As the G8 summit concluded last Friday in France, world leaders released a statement titled “Renewed Commitment for Freedom and Democracy.” Fortunately, the statement included a section about the Internet, seemingly born from the Arab Spring, and acknowledging the Internet as a critical tool for a vibrant democracy. The final statement was also likely impacted by discussions which took place at the eG8 forum which took place prior to the G-8 summit itself. Unfortunately, the Internet statement had nothing to say about fair use or education.
Although token credit was given to the Internet as a key component for innovation and global economies, the G8 statement failed to outline any concrete steps that need to take place in order to support its use in these ways. To be fair, I’m not sure that this was the purpose of the document, which seems written merely as a record of principles as agreed upon by the G-8 leaders, but it is still troubling to me that the importance of teaching people how to be responsible citizens and critical thinkers in a digital world does not make the final cut as one of the top issues regarding the future of the Internet. During the eG8 forum, technology leaders like Mark Zuckerberg of Facebook and Eric Schmidt of Google warned that increased Internet regulation may stifle many of the same Internet freedoms and resources that were so crucial to the Arab Spring.
This is true, but the ability of the Internet to continue as a tool for democracy is also stifled if the ability to use it effectively is concentrated in the hands of the relatively few, or if people simply don’t learn to think critically and ask questions about the media content which Internet access makes available to them. Overlegislation could spell the death of an open Internet, but undereducation is just as dangerous. And, currently, most of us are undereducated. While measuring the presence of basic media literacy in public schools is a sticky process–we don’t yet have a universally accepted assessment model, there is a dearth of media literacy training for educators–I am confident in the claim that we have a long way to go before every student is learning how to live and work in digital landscape. The LAMP is working to fill this cavernous gap, and we certainly have our work cut out for us.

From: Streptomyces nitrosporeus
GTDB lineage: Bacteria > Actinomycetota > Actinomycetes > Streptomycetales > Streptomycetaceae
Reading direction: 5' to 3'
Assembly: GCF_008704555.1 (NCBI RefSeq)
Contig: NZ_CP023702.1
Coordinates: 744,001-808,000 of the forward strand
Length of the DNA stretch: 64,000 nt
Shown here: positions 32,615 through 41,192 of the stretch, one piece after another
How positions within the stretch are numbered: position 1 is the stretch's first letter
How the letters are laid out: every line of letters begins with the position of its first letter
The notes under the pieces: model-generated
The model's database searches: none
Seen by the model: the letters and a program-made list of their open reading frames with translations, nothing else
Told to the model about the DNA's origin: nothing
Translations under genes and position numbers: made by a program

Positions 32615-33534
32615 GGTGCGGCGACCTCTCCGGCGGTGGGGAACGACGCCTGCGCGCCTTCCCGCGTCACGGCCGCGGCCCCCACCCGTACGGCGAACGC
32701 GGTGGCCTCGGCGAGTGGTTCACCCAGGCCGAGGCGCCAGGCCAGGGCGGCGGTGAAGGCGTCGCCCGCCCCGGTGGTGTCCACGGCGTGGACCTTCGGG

Moreover, while the G8 statement has plenty to say about intellectual property and transparency, it is silent on the issue of fair use, which is largely responsible for the Internet’s function as a hub for innovation and economic growth. In an article for Wired’s Threat Level blog, David Kravets discussed a study which found that for the year 2007 alone, fair use economy accounted for $4.7 trillion in revenue to the United States. Yet fair use is also one of the least understood components of the Digital Millenium Copyright Act: in a March 2010 study by the Center for Social Media, nearly half of the participating communications scholars expressed a lack of confidence in their understanding of fair use and copyright law. If communications scholars find it difficult, imagine what it might be like for teachers in general to know when they’re crossing the line in using books, articles, movies and other media in class. Follow this with the fact that it is impossible to teach media literacy without using media, and you can see how the need for increased awareness of fair use rights walks hand-in-hand with media literacy (*cough* LAMPlatoon *cough*).
Acknowledging the importance of Internet transparency and openness without taking a stand for the tools which enable transparency and openness is a rather hollow endorsement. I know there are people who would call me naive for expecting more from a statement of principles by global leaders, but I do, and I believe that the ‘more’ of which I speak is possible.
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